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Processing My Assessment Results

Discussion in 'General Autism Discussion' started by Clueless in Canada, Mar 2, 2020.

  1. Clueless in Canada

    Clueless in Canada Well-Known Member V.I.P Member

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    It has taken me awhile to process my assessment results and I have read and re-read the written report, probably fixating on it too much. I know my thoughts are not rational or logical because I am both disturbed by wording that sounds critical and negative and yet also annoyed because I think the scope of my difficulties is undermined by terms like 'mild' 'high-functioning' and 'aspie'.

    I am alternating between days of feeling pretty good and days of being exhausted, overwhelmed and mainly shut down. Is my reaction fairly typical for an ASD1 and ADHD with severe anxiety diagnosis?

    I think the psychologist did say she was worried I would perseverate and I'm annoyed that she was right.
     
    Last edited: Mar 3, 2020
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  2. sybok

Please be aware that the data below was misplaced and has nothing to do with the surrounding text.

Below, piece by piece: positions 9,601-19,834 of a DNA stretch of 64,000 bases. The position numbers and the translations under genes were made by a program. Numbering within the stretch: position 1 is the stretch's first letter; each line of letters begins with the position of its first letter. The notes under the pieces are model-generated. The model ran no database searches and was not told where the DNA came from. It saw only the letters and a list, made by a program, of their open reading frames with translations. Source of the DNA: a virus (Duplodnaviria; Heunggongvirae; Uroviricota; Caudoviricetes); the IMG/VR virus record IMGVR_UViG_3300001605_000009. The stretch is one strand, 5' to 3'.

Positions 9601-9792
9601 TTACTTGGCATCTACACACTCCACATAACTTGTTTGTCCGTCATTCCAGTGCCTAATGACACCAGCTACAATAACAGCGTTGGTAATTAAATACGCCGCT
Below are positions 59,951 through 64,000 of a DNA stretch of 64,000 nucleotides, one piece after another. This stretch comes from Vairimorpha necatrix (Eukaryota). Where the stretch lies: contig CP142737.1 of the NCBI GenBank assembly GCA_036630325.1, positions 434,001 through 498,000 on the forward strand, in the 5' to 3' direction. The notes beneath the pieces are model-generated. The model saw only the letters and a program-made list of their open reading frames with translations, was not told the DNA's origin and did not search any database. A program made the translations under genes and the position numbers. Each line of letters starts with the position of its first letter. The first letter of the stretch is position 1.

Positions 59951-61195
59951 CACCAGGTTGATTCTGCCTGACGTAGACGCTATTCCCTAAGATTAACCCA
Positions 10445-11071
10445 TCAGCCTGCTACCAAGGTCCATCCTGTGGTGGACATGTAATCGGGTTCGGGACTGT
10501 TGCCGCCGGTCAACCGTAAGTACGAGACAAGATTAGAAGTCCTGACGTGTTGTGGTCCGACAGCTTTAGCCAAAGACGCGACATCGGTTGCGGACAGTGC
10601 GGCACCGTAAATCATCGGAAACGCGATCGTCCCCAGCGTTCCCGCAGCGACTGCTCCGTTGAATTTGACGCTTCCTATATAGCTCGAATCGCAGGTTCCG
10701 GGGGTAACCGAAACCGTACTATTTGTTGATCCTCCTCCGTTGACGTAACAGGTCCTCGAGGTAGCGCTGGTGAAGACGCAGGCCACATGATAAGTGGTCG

sybok Steve

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    I believe the term "high functioning" is often misunderstood. It simply means, correct me if I'm wrong, that the person assessed has an IQ over 70. So it's high functioning, or mild, in comparison to someone below that and who may not possess complex language skills.

    I don't know how typical your reaction is. ASD1 is equivalent to what was Aspergers. I'm sure you will get some supporting responses.

    I do not consider myself a typical anything. But we do tend read and interpret things quite literally, often missing the authors naturally nuanced intentions.
     
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  3. Buzzerfly

    Buzzerfly Well-Known Member

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    I consider myself neurodiverse, don’t have a diagnosis. My experience is quite similar to yours. I have no control over the changes from day to day (they aren’t mood swings).

    my anxiety has tripled since moving back to the USA from Canada. I now have occasional panic attacks/heartaches.

    I attribute a good deal of this to the state of the world filtering down into my life, plus the responsibility of protecting my family.

    still, I could use a female friend who treads on common ground.